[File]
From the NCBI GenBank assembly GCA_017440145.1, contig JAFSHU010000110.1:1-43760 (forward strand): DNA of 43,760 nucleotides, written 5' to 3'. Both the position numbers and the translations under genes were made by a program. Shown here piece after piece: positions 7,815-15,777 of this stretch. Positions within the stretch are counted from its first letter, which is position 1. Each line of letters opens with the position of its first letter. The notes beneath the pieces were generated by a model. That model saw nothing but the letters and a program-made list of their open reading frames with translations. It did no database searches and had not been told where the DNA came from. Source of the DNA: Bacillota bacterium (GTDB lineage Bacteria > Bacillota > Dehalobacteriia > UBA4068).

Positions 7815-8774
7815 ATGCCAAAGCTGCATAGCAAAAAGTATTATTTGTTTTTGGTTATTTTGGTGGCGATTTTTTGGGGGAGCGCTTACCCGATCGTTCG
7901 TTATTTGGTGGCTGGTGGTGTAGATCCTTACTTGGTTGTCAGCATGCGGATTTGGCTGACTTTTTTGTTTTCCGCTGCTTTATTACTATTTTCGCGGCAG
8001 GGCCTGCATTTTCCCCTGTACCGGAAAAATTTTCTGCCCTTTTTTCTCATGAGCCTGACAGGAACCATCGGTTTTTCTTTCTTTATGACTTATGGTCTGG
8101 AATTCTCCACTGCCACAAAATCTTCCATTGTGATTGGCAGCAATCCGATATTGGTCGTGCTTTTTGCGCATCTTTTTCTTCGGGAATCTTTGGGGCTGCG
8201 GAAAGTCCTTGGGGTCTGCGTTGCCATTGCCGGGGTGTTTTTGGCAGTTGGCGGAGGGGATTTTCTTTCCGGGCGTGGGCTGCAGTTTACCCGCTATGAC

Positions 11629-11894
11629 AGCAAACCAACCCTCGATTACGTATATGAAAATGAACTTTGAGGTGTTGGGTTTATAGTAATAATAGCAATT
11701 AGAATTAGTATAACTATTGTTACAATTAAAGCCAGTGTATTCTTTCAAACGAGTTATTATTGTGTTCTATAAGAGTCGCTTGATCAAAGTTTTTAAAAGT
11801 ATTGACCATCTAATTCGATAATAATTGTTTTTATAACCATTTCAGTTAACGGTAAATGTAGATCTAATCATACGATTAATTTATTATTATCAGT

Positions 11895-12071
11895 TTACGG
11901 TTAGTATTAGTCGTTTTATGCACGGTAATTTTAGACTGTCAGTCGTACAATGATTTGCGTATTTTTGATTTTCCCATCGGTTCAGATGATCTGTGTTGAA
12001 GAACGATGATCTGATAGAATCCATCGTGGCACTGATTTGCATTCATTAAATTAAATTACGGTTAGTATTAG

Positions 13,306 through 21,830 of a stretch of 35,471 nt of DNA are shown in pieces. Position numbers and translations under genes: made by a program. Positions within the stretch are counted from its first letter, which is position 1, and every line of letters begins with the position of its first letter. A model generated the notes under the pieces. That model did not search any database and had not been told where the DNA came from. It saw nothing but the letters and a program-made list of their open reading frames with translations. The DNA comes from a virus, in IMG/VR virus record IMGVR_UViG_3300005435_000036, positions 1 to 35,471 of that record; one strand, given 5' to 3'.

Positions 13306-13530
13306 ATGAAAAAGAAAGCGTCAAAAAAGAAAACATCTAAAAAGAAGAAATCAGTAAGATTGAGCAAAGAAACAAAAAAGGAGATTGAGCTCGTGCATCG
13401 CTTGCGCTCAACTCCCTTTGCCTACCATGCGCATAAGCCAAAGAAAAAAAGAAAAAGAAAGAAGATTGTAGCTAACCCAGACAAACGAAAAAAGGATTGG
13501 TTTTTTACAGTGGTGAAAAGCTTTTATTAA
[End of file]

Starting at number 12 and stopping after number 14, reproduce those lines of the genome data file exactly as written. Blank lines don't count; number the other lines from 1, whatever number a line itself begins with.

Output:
Positions 11895-12071
11895 TTACGG
11901 TTAGTATTAGTCGTTTTATGCACGGTAATTTTAGACTGTCAGTCGTACAATGATTTGCGTATTTTTGATTTTCCCATCGGTTCAGATGATCTGTGTTGAA